There is no way you haven’t heard about generative AI (artificial intelligence) tools by now, unless you have been living under a rock for the past few years. Technological advancements have continued to change marketing at the speed of light for many years now, or so it seems. And with the developments in AI, more and more marketers are using it to make their life easier, or example for content marketing. But like any other powerful tool out there, AI must be used. with caution and handled with care. Here are our do’s and don’ts of using AI in your content marketing, all insights we gained from experience.
AI is really good at handling massive datasets and extracting valuable insights from them. Use AI-powered analytics tools to understand your audience’s preferences, behavior, and content consumption patterns. This will help you create data-driven content that resonates with your target demographic. Some CRM platforms have AI on board that helps you do this, or you can find several alternatives online.
AI can seriously streamline content creation by generating articles, blog posts, and product descriptions based on predefined parameters. You can ask AI to write anything you want, and you’ll get the result in just seconds.
We do want to emphasize strongly that AI does not replace human creativity entirely right now, or maybe ever. Feel free to let AI tools create drafts of your content, but proceed with caution.
If you want to use AI to support you for every aspect of your content marketing, you’ll need way more than just one AI tool. Just for text alone you may want to use different AI tools. We have seen some big differences between different tools depending on whether you need long form or short form content, a blog post or a social media post, and so on.
Then of course there’s also other types of content like images or video for example. There are several options there too. You’ll likely need some time to experiment and see which ones you like the best.
You may want to test any AI tool first before you actually publish the content it creates for you. Check what the output is. Have your colleagues read it too, maybe even people from outside your company that you trust. Then, gather their feedback and see if they react positively to whatever content you gave them. Depending on their answers, you may need to look for a different AI tool, or you may want to change the prompts you feed to the AI. Remember: garbage in equals garbage out, it just packaged a bit nicer.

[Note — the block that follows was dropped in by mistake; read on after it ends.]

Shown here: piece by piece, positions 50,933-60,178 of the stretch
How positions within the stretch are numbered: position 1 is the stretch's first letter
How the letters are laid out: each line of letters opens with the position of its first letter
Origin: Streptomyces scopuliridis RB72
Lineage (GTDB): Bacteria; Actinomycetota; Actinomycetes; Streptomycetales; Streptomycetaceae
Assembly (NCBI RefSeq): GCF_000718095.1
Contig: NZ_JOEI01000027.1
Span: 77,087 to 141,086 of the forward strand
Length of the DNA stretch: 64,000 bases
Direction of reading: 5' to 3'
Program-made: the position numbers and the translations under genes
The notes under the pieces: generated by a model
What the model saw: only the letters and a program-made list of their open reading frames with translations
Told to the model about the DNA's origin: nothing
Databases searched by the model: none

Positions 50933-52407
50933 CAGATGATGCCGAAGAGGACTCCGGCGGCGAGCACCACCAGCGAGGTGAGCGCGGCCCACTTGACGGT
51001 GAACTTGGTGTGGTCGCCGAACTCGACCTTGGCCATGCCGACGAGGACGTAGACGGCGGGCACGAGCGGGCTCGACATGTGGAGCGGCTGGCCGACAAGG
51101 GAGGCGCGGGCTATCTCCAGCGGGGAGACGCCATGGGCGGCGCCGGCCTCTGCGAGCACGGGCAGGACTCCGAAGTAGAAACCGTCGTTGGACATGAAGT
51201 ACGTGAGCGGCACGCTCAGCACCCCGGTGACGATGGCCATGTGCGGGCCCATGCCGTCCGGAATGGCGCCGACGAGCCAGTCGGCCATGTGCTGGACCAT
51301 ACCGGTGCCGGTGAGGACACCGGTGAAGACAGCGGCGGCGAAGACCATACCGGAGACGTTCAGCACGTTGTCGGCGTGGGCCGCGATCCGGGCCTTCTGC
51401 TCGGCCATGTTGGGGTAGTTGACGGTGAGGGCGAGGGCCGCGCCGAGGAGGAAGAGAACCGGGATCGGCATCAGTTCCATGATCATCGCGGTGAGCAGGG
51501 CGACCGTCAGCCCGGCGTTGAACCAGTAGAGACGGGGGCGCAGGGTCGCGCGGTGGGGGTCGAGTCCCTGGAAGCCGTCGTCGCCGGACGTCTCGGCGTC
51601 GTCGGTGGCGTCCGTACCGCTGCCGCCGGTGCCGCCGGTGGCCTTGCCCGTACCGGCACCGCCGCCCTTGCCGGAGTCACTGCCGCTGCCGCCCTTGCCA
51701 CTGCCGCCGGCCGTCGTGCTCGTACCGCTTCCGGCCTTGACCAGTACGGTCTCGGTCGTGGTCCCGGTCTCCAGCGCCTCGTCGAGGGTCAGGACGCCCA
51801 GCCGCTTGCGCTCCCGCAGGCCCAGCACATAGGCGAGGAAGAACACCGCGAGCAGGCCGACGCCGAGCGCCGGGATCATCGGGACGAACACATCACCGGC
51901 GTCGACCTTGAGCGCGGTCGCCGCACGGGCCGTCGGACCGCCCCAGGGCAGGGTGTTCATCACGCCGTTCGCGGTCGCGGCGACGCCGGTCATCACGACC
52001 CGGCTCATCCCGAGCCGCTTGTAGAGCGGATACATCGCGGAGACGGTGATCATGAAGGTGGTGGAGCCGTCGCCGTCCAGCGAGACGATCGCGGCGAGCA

Especially if you work in a bigger team with different marketers using AI, you’ll want to create a policy and set up some guidelines for everyone to follow. You need to know first of all what you are going to use AI for and what the output should be. Based on that, you can create guidelines that help you get to a certain quality in terms of the content it generates for you.
Whenever you use an AI tool and you start a new chat, you kick off a new topic. That topic will define the context in which the AI tool is going to provide you with answers. So if you continue asking your AI tool questions in the same chat, every answer and question from before in that same chat will influence the next answer. That’s great if you want to build on the same topic. However, if your intention is to start a new topic, this approach will do you no good. It’s better to start a new chat in that case.
By far the biggest mistake that people make is that they simply rely too much on AI tools. They expect AI to solve literally everything. And while AI is definitely a game changer, it can’t do everything for you. AI is no substitute for human creativity and is hardly suitable to convey emotions.
Whenever you ask AI to create content for you, you should not skip the quality control step. AI is great, but sometimes it contains mistakes. And the last thing you want is to spread wrong information. It’s detrimental to your company’s reputation. So you need to check if what is said in the content is actually correct.
In some cases, using AI for content creation is just not an option. AI tools don’t have empathy, making them entirely unsuitable for topics that are very emotional or sensitive. Topics like mental health or social issues are better left to a copywriter of flesh and blood.
We’ve noticed every single time that AI tools often make a piece of content too artificial, which prevents it from delivering it’s message. You can also not expect AI to know all the details from your brand style guide. If your company is very specific about tone voice for example, you will want to rewrite the content here and there to match your company’ s guidelines.
Just like so many other tools, AI applies the principle of ‘garbage in, garbage out’. If your prompts are bad, AI’s output will be bad. Being vague is not a good thing when using AI tools. Instead, you want your prompts to be as specific as possible.
So think before you send your prompt. Choose specific words that have a very specific meaning, so AI understands exactly what you want it to do. For example, don’t ask it to rewrite something. Rewriting as a word can be interpreted in different ways: does it have to be the same length? Do you want your output a bit shorter, or longer? Instead, ask it to summarize, condense, or extrapolate. Use adjectives to describe how you want the end result to be.
Clearly there are a lot of aspects to AI that we haven’t mentioned in this blog post. AI has seemingly endless possibilities and is evolving at the speed of light. Based on our own experiences from the past few months, we’ve listed the most important findings here. But do come back later, we may be adding information later on as time goes by and we continue using AI tools for our own marketing or for clients.
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